Photo Tips for Success


Photos will be judged by the following six criteria:

  • Overall Impact (educational, inspiring, persuasive)
  • Creativity
  • Composition or Technical Quality
  • Memorable Content and Delivery
  • Expression of AmeriCorps Identity and Mission
  • Public Rating during the Submission Period


As you conceive your photo, think about the following:

  • How does AmeriCorps help America tackle some of its biggest challenges and meet educational, environmental, public safety and other human needs?
  • How can you show the difference AmeriCorps makes in your community?
  • What impacts or results has AmeriCorps members' service had on the community?
  • What impact does the AmeriCorps experience have on its members?
  • How does AmeriCorps have a transforming impact on one person's life?
  • Why should someone join AmeriCorps?
  • If you had to illustrate AmeriCorps' impact in one word or idea, what would it be?


  • When taking portraits, talk to people with respect and curiosity, and have fun!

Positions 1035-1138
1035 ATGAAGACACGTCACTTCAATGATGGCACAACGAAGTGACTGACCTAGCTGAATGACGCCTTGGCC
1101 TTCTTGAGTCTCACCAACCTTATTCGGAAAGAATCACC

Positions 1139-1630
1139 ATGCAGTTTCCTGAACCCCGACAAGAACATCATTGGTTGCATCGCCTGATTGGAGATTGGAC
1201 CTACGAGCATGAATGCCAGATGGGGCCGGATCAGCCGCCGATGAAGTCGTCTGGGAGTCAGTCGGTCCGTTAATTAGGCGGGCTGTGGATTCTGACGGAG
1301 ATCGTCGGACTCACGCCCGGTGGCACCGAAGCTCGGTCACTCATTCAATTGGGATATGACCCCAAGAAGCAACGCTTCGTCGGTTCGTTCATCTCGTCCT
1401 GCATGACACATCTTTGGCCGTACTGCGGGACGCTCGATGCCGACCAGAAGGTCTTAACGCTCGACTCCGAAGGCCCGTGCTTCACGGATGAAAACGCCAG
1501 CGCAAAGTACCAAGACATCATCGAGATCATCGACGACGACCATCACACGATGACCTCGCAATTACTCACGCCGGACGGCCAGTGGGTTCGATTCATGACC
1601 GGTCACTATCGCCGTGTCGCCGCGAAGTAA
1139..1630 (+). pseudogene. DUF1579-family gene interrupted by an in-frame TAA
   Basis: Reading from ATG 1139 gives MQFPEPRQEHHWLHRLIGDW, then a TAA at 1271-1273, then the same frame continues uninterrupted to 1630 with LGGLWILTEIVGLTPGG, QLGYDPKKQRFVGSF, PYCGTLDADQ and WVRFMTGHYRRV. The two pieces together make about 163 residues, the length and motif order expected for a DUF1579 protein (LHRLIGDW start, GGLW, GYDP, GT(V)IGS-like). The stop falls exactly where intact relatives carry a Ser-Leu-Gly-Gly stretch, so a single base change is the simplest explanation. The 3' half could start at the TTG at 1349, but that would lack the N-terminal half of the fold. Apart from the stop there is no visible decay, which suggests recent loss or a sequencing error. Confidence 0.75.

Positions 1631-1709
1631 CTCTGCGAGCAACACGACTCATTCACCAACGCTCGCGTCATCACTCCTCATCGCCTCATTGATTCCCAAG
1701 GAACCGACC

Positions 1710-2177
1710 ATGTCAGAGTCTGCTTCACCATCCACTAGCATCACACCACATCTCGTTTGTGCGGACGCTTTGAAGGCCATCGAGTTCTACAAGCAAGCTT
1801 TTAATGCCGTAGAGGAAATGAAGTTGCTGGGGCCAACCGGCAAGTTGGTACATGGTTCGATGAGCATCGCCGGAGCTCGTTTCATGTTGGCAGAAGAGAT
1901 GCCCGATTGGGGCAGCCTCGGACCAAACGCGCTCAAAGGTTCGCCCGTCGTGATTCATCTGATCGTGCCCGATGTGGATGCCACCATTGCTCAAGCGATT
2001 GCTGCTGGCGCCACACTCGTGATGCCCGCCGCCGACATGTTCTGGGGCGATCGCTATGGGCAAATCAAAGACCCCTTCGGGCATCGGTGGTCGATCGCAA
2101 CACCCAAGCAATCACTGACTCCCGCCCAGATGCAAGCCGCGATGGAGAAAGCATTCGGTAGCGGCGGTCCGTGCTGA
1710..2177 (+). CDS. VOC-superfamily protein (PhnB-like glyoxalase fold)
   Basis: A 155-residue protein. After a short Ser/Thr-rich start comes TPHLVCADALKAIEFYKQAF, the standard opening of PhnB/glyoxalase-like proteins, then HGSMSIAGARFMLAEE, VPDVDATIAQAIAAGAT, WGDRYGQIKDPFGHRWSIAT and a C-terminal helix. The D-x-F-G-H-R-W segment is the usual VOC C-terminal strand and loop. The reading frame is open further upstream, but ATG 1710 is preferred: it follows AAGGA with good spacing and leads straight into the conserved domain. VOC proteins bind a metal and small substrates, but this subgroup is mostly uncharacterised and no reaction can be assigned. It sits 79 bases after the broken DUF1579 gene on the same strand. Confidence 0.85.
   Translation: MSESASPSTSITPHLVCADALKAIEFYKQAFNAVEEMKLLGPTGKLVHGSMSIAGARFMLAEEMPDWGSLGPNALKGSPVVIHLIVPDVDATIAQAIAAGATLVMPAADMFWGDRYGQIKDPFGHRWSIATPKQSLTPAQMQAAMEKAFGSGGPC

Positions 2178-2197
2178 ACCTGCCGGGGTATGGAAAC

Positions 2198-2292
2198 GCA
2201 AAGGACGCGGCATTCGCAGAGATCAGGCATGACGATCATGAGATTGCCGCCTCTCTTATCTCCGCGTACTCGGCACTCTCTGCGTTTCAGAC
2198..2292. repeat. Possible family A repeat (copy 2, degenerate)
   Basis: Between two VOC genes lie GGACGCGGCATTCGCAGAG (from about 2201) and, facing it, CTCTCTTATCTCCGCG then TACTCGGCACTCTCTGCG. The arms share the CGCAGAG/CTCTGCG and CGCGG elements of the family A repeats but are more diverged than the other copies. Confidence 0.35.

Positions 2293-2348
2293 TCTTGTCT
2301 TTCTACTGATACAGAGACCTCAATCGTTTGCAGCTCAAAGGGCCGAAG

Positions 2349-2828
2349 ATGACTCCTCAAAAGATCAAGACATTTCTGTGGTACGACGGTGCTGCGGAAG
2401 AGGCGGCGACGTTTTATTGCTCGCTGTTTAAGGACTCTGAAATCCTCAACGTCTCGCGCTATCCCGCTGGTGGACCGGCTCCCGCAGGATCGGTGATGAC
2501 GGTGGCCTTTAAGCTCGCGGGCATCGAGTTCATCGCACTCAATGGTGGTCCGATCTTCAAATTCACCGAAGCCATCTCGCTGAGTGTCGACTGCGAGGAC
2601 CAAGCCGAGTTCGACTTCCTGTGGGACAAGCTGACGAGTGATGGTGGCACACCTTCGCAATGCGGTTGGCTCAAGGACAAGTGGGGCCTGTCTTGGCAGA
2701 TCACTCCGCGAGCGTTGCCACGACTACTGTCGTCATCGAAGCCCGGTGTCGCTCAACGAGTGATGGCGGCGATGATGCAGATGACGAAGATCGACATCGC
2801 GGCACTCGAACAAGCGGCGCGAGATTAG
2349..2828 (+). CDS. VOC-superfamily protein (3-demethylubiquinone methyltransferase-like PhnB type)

• Be adventurous with your composition – frame faces off-center, try shooting from different angles, and don't be afraid to get up close.
  • Be aware of your light source. If the sun is in the background, your subject will most likely be too dark to see in the photo.
  • Catch places at the best time of day – usually early morning or just before sunset, when shadows are subtle.
  • Try using a flash when lighting is poor. But remember, if you get too close to your subject with a flash, you'll white-out your picture.


  • Pay attention to your background – phone wires, fence posts, or street signs could add to your photo or be distracting.
  • Take advantage of overcast lighting – shadows are very minimal since light bounces off everything.
  • Experiment – sometimes blurry works! See if you can get a motion shot that is just a little blurry. Or move with a subject to make the background blurry. What seems like a random snap could turn out to be a very dramatic photo.
  • Try shooting without the flash – Some of the best light of the day happens when the sun is down. You’ll need a tripod in low light.
  • Photograph reality, not your preconceived ideas. Let each place tell its own story, even a place badly altered by mankind tells a valid story.
Bookmark this page and
check back often for updates